- POSTED: 21 May 2014 22:17
- UPDATED: 21 May 2014 23:09
Analysts say the new bus contracting model -- under which the Government will own all bus assets -- is good news for the two incumbent public transport operators SMRT and SBS Transit.
SINGAPORE: Analysts say the new bus contracting model -- under which the Government will own all bus assets -- is good news for the two incumbent public transport operators SMRT and SBS Transit.
With repair and maintenance costs making up a fifth of the operating costs, analysts say the new model will lift a load off the firms, enabling them to provide better service.
SBS Transit said the new model will have a major impact on the way it operates.
But it is optimistic that it can draw on its experience of running buses in London and Sydney under a similar tender regime.
SBS Transit CEO Gan Juay Kiat said: "This is one of the most significant developments in the local bus industry in recent times. We look forward to working closely with the authorities as we transition into the new operating environment."
Competition is expected to increase, but with the incumbents still guaranteed 80 per cent of the market share until 2022, analysts said it is good news for now.
Edison Chen, investment analyst at DMG & Partners Research, said: "Going forward, even if they lose this 20 per cent, in the early tender (that will be implemented) in 2016, they still have 80 per cent market share which guarantees that they will be able to negotiate at a price that will be able to at least make them money.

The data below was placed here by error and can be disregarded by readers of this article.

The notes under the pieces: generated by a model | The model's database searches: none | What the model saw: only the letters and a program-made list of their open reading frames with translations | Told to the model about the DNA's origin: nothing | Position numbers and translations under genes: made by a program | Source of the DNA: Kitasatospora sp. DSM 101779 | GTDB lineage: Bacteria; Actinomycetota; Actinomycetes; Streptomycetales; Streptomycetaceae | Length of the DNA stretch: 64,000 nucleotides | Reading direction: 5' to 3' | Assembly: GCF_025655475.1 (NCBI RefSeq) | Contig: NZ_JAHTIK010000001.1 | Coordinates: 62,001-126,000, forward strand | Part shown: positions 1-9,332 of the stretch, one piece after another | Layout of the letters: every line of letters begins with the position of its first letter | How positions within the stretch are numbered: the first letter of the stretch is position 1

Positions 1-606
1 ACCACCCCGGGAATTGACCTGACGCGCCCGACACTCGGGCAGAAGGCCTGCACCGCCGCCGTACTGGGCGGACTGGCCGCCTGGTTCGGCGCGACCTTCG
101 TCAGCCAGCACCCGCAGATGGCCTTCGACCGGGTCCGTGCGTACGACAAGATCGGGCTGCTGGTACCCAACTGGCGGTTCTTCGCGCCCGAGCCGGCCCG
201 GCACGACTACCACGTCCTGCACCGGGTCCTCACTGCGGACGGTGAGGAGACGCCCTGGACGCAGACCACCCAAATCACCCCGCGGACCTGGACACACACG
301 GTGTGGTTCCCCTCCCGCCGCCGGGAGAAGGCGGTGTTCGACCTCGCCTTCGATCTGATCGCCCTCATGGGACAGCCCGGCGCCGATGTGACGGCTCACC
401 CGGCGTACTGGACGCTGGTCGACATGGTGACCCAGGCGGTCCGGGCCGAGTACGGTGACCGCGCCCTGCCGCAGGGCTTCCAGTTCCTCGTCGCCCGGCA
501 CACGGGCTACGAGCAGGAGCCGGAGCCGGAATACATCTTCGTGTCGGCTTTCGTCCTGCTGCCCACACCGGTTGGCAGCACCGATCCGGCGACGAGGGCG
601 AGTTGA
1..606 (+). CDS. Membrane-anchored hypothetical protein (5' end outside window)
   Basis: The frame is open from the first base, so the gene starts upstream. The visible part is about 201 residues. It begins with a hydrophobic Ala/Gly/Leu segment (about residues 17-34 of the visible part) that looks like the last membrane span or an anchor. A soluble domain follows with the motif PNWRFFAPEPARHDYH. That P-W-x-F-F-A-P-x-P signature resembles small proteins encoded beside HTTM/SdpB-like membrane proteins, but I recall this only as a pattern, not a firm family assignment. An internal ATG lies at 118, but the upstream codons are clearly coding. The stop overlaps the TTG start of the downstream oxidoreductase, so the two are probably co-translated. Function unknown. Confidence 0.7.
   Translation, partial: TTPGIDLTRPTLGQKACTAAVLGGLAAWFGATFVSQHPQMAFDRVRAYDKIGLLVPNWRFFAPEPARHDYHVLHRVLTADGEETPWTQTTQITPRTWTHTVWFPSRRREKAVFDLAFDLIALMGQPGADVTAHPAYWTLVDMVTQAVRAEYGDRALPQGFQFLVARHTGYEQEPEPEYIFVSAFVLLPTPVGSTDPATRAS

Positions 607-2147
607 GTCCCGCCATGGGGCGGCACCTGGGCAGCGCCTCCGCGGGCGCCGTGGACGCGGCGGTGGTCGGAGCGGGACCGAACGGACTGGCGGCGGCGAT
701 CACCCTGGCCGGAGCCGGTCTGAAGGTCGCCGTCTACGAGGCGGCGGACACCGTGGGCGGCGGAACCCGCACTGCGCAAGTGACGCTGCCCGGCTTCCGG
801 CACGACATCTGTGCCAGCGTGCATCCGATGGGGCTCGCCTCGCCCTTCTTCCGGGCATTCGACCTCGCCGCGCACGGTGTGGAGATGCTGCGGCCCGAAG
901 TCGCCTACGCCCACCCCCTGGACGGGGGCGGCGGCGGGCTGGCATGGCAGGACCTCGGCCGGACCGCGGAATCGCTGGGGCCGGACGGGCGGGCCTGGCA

“So I definitely am positive about this news flow, and I believe that the market should react positively."
The other half of the public bus duopoly, SMRT, said that it is geared up to participate in the competitive tendering exercise.
SMRT in a statement said: "Regardless of the outcome for SMRT however, there will be transition issues that will need to be worked out through the Public Transport Tripartite Committee so that the interests of affected staff will be looked after.
“We will continue to place the highest priority on service excellence and operational performance in our existing bus operations."
Foreign players that could enter the fray are likely to be multinationals which have experience with bus contracting models.
Those foreign players include French firms Veolia and Keolis, British company Go Ahead, and Australia’s Tower Transit.
The share prices of the two incumbent transport firms have rallied in recent weeks amid market talk of possible changes that will improve their bottomlines.
SBS Transit’s shares are up 8.4 per cent, while SMRT’s shares are up 24 per cent year-to-date.
Gabriel Yap, executive chairman of GCP Global, said: "If you look at the current models, the profit deterioration in both companies has been very significant.
“For example, SBS Transit -- three years ago they were generating S$54 million in profits, and now profit has plunged to S$11 million as of last year. More importantly, this current model -- based on 2 per cent operating margins -- is definitely not sustainable."
According to the Land Transport Authority, contracts will not be won by the lowest bidder. Instead, transport companies will be evaluated on factors such as service levels and its track record.
Under the bus contracting model, analysts say companies can expect to earn an operating margin of around 8 to 10 per cent.